My father did hug me fairly often. It was under precise circumstances – when he was feeling down and needed comfort. He never hugged the boys. The closest he came to showing physical affection to my brothers was holding their faces in his hands and crying and apologizing for hitting or kicking them earlier, while the boys stood stiffly, expressionless, waiting for Totty’s ritual of self-absolution to be over.

But Totty hugged the girls. Not my older sister, who made it clear early on that she would not stand for his hugs. But me – he hugged me, and I hugged him back – most of the time. The few times that I stiffened and said “not now,” he drew back, hurt, and said – seriously – “I can’t even get a hug from you? You care so little about me?” It never occurred to him to hug me when I was down – then he yelled at me for upsetting everyone else with my “ungeblusen” face.

But Mommy – the one time she hugged me, that was for me.

It was after Sophie Shabbos. The whole tenth grade had spent a shabbos together. We ate the Friday night seudah at a classmate’s home, and we slept in another classmate’s home. Shabbos day was spent in the school building, with singing and dancing and eating and fun. When shabbos was over, all the girls changed into costumes and the night was filled with performances. 

I felt hollow all shabbos long. I felt like I was on the outside looking in. I did not know why, but I felt – bad. I joined in the fun, and from the photos I have from that motzaei shabbos, I can’t tell that I felt anything other than adolescent joy.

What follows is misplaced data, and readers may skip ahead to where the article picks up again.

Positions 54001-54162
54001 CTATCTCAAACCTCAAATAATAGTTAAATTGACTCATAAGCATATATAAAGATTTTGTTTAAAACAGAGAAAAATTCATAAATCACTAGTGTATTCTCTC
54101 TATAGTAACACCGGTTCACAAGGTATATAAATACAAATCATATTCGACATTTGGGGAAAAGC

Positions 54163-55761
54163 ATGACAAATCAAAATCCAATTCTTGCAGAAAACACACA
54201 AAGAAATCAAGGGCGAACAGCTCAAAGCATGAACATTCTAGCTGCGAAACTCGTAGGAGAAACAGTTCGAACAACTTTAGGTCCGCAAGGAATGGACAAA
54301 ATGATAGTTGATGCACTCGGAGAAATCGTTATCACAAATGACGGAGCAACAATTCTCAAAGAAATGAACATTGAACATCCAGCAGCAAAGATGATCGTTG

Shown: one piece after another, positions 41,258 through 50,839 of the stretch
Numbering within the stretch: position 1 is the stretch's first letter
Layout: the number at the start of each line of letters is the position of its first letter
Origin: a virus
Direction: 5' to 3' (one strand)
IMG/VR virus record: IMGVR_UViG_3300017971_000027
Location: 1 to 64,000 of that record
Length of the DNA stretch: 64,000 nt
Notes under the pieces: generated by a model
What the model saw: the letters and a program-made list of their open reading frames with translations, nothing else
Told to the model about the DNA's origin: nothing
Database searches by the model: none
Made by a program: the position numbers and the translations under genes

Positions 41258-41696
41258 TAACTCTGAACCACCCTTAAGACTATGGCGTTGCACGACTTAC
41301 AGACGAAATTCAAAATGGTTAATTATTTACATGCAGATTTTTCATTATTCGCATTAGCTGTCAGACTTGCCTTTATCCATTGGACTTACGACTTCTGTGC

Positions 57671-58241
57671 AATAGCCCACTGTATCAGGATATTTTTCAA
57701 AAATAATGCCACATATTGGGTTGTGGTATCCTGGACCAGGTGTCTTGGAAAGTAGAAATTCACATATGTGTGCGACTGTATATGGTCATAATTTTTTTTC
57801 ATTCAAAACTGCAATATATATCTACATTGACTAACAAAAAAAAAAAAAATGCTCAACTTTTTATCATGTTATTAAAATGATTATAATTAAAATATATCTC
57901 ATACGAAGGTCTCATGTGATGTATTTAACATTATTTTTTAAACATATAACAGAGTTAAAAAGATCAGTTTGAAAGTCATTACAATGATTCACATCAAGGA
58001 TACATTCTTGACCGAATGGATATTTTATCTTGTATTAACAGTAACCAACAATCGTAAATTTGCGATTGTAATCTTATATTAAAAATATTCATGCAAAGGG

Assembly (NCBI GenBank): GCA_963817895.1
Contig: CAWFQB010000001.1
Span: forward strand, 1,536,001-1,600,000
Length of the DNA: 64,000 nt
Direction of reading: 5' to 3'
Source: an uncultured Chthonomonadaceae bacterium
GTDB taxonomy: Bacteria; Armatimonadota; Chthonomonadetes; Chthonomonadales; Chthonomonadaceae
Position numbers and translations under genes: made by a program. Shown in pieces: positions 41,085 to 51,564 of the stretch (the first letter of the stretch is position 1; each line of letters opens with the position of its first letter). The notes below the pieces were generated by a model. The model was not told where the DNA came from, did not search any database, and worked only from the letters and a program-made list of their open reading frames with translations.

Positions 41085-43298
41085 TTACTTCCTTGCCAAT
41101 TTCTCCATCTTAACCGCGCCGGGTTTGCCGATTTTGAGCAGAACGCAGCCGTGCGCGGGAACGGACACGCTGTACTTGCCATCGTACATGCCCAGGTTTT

When I got home late on motzaei shabbos, I sat down on the couch, pulled a cushion onto my lap, bent over, and sobbed so hard I thought my throat was being shredded. 
My mother came downstairs – everyone else was in bed already – and asked me what’s wrong. She sat next to me on the couch, with her hands in her lap. Tears still streaming down my face, my face wet and my voice clogged, I sobbed into the cushion, “I don’t know! Everything is just – falling!”

And that’s when Mommy put her hand on my shoulder, and I half-turned, still leaning forward, to end up with my snotty face pressed against her shoulder, and she put her arms around me and rocked me and said “oy, shefela, oy, shefela.”

I remember thinking, even in that moment when I was overcome with inexplicable despair, how odd it was to feel her soft skin and to hear her heart beating beneath my ear.

Going Maverick: Writing Textbooks and Superheroes

Once again this semester, I’m teaching composition at a new campus. Ah, the life of an adjunct!

This time I was given a required textbook with writing instruction and readings, as well as a required sequence of essays. I have used chapters from that textbook before. I like the premise of the book, and I like a couple of its chapters. But I don’t like its overall structure. In my opinion, it doesn’t teach the basics of writing. It talks about the complexities of entering academic conversations, and it talks about broad rhetorical moves – but it does so in mostly theoretical terms, without specifics.

The department’s handbook stipulates that we may provide a few additional texts, but that the majority of assigned reading should be from the book. I see the point of that, of course, for a number of reasons – not least the financial burden of making students buy a book they won’t use for most of the class!

And since I picked up this class exactly four days before the first session, I was perfectly okay with just finding texts from the book.

The slight hitch in that was that the department didn’t have copies of the textbook to give new adjuncts yet, and they were relying on the company rep to give adjuncts electronic access. By the time I spoke to the director and was officially given the class, though, it was past 5pm on Friday, which meant that the company rep was out of the office and I didn’t get access until Monday morning – and I needed to have my syllabus all ready to go by Tuesday morning. So I used an old edition of the book, along with the freely-accessible online table of contents of the new edition, and slapped together a syllabus. I never did get a physical copy of the book, and I’m not able to print directly from the ebook, but I’ve been making do.